All those interested in continuing the discussion are welcome to come to the first meeting of Parishioners’ Call: Learning from Clare and Francis: Servant Leaders in a Transfigured Church. The meeting will be held on January 20th, from 13.30 – 17.00 in St Osmund’s Parish Hall, Exeter St. Salisbury SP1 2SF. Light refreshments available between 1pm and 1.30pm. Guest speakers are Fr Aloysius Beebwa, Missionary of Africa, in conversation with Canon Anne Long. This will be followed by discussion and a liturgy.

Bookshop Bestsellers: December 2017

Below is the list of the top ten bestsellers in Sarum College Bookshop in December.

  1. New Daylight January – April 2018, BRF £4.40
  2. Leading by Story by Vaughan S. Roberts, SCM Press £25
  3. Common Worship Lectionary 2018, Church House Publishing £4.99
  4. How to Avoid the Peace by Dave Walker, Canterbury Press £8.99
  5. Love, Remember: 40 Poems of Loss, Lament and Hope by Malcolm Guite, Canterbury Press £12.99
  6. Daily Bread January – March 2018, Scripture Union £4.49
  7. Dave Walker Calendar 2018 by Dave Walker, Canterbury Press £6.99
  8. Reflections for Daily Prayer 2018, Church House Publishing £16.99
  9. Writes of the Church: Gripes and Grumbles of People in the Pews by Gary Alderson, BRF £6.88
  10. Common Worship Lectionary 2018, SPCK £4.99

Book of the Month: January 2018

The Indecent Death of a Madam by Simon Parke

Stormhaven, the least Trip Advised bit of beach in Sussex, has another corpse; and the members of the Etiquette Society, who people the list of suspects, are down by one. One of those still alive is a retired Desert Father.

In this, the darkest of his Abbot Peter murder stories, Simon Parke appears almost, if not entirely, to disconnect his principal protagonist from whatever ties he previously had with God, who is only mentioned twice throughout the book and then not by Peter himself.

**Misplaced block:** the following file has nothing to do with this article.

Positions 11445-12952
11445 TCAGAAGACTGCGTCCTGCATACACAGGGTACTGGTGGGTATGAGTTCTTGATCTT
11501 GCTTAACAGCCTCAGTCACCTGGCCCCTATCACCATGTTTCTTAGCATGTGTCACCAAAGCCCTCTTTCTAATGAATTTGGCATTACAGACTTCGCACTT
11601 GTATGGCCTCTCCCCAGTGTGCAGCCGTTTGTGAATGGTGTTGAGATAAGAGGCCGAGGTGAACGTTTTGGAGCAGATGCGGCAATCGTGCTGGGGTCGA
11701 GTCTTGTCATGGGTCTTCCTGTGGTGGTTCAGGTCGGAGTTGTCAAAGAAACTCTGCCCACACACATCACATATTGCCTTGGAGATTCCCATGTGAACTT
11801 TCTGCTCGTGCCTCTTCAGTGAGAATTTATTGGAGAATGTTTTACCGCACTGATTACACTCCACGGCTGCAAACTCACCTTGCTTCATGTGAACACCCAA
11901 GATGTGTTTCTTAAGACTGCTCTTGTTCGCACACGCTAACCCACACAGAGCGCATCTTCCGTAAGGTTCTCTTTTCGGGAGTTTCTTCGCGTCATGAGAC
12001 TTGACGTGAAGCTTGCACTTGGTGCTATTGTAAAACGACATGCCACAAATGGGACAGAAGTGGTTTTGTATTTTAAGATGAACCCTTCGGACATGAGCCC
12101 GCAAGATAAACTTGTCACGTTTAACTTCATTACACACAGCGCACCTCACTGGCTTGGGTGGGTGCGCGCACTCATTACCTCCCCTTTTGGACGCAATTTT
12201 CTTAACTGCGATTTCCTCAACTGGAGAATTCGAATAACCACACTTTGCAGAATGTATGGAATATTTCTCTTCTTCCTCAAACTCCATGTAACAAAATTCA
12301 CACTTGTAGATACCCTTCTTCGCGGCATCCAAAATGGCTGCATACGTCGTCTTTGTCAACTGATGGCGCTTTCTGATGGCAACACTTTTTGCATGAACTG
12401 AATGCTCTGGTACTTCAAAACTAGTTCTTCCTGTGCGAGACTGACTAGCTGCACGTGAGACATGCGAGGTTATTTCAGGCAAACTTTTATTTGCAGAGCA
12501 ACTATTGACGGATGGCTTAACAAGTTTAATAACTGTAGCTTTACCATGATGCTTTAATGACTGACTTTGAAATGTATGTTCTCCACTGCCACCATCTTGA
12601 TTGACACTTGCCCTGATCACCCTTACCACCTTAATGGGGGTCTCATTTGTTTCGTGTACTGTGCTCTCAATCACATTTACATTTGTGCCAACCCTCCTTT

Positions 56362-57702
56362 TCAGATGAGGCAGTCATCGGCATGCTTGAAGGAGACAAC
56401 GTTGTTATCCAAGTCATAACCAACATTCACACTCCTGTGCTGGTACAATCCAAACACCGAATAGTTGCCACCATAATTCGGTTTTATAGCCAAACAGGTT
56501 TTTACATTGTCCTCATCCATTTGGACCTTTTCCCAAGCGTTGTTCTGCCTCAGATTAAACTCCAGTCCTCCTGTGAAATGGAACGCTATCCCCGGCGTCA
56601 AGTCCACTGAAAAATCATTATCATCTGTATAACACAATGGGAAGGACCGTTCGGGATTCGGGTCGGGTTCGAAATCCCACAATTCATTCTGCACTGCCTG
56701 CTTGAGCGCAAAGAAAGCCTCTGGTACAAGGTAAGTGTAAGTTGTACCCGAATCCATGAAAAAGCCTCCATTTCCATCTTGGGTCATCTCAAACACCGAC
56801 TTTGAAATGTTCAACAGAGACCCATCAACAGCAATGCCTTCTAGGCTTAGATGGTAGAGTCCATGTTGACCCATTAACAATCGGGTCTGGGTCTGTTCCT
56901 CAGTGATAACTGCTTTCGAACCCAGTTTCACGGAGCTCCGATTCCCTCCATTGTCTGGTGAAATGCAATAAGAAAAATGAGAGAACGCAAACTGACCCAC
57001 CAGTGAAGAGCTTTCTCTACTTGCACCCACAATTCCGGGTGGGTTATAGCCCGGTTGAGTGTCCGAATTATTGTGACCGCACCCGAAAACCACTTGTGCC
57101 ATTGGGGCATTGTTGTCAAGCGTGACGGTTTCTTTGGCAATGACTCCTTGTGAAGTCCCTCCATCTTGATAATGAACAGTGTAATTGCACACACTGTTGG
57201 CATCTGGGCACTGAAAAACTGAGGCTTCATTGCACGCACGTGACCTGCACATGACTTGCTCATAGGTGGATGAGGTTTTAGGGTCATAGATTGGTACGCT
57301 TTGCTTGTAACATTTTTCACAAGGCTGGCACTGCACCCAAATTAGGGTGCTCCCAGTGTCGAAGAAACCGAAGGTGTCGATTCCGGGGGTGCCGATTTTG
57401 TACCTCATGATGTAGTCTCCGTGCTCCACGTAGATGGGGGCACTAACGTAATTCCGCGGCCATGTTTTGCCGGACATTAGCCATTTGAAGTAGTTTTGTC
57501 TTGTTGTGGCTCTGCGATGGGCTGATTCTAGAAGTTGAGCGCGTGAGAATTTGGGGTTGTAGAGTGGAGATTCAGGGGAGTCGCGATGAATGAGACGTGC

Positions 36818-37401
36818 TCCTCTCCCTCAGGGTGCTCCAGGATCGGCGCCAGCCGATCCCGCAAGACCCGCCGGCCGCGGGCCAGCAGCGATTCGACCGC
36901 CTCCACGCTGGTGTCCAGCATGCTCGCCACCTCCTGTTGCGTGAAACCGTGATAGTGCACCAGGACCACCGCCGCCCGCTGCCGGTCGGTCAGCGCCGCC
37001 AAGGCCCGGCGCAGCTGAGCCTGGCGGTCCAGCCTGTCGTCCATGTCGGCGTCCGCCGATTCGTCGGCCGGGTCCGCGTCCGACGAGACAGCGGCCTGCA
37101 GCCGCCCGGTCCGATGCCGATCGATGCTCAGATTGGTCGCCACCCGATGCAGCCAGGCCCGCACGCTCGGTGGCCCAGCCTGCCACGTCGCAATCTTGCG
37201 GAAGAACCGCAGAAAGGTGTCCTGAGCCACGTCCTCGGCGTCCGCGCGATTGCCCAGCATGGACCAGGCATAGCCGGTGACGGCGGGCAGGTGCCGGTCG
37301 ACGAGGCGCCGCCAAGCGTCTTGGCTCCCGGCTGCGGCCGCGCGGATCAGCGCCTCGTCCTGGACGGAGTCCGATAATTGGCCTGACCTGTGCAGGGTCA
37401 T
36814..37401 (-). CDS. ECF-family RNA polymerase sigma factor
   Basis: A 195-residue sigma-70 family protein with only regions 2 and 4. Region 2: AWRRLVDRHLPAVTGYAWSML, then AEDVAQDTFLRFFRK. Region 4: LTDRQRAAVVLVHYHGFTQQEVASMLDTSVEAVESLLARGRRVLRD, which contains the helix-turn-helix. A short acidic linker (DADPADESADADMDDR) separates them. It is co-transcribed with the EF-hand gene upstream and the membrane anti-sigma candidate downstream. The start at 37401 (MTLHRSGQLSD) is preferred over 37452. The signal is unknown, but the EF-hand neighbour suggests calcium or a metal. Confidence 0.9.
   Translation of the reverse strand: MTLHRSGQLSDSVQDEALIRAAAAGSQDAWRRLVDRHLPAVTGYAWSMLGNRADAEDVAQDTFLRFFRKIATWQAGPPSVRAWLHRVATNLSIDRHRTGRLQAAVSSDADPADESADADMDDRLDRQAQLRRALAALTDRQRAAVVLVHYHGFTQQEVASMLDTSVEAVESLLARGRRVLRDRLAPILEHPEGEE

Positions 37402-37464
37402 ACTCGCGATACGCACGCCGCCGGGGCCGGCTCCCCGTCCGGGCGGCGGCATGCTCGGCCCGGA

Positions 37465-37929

If Peter’s monastic past and presumed vocation are in retreat, if his outline is now more uncertain than in any of the preceding books, he is not alone.  Nowhere, nothing, is what they seemed at first.  Stormhaven is no haven against the storm, rather (Parke’s readers know by now) its very denial of them appears to attract them: who would suspect this deed, in this place? Indeed its worst detritus, the abandoned place of refuge – the asylum – ‘became a crime scene the moment they decided to close it down …’

Parke is, in his own words, an introvert: this is not a story written purely to entertain. The subtext is polemic and the choice of site for the murder is important. Explicitly or otherwise, most of Parke’s characters have points to make: through their fictional existence he makes his own point.  The feeling in each that the world needs him, her, to put it right has its roots in early years leaving variously poisoned sap in judge, editor, retired Army officer – even Peter, even Tamsin, his Detective Inspector niece.  Equally in the past is the root cause of the murder itself: it was called Care in the Community.

Not an easy book – none of this series is particularly easy – but if you prefer a who dunnit to have depth, to be more than a clever puzzle, this is for you.

Reviewed by Julia Taylor 

The Indecent Death of a Madam is just £8.49 until 31st January 2018 (RRP £9.99). Available from our online shop + £2.50 postage, or mail order by phoning 01722 326899 or emailing

Happy Christmas from Everyone at Sarum College

Happy Christmas from everyone at Sarum College.

Over Christmas and New Year Sarum College will be closed from 5pm on Friday 22 December 2017 and will reopen at 9am on Tuesday 2 January 2018.

All messages and emails will be responded to in the new year.

We know everyone says it’s been a busy year, but there really has been a lot going on at Sarum College in the past year, and here’s a hint of it:

January saw the opening of the Paint Me This way exhibition by Susan Carr who painted portraits of terminally ill. We held the year’s first Centre for Formation in Ministry study day held during our ministry training weekends, and open to all. Try the forthcoming Christian Doctrine and History or Bible in Context sessions.

We also welcomed Mark Oakley of St. Paul’s Cathedral to launch his book A Splash of Words.

In February, we held the first Relocating Religion: Cultural and Spiritual Realignments module created in partnership by the Centre for Theology, Imagination and Culture and the Centre for Implicit Religion. It was a huge success and will run again in February 2019.

In March we welcomed Gillian Ahlgren from Xavier University in Ohio, who led an evening on spirituality and social justice. Gillian is back for the Summer School in August, a joint venture of the Centre for Contemporary Spirituality and Centre for Human Flourishing. We also had a talk on Mary and Nicholas Grey’s book Thirsting for Water, 30 years of Wells for India, a charity they founded to bring sustainable supplies of drinking water to 1.5 million people.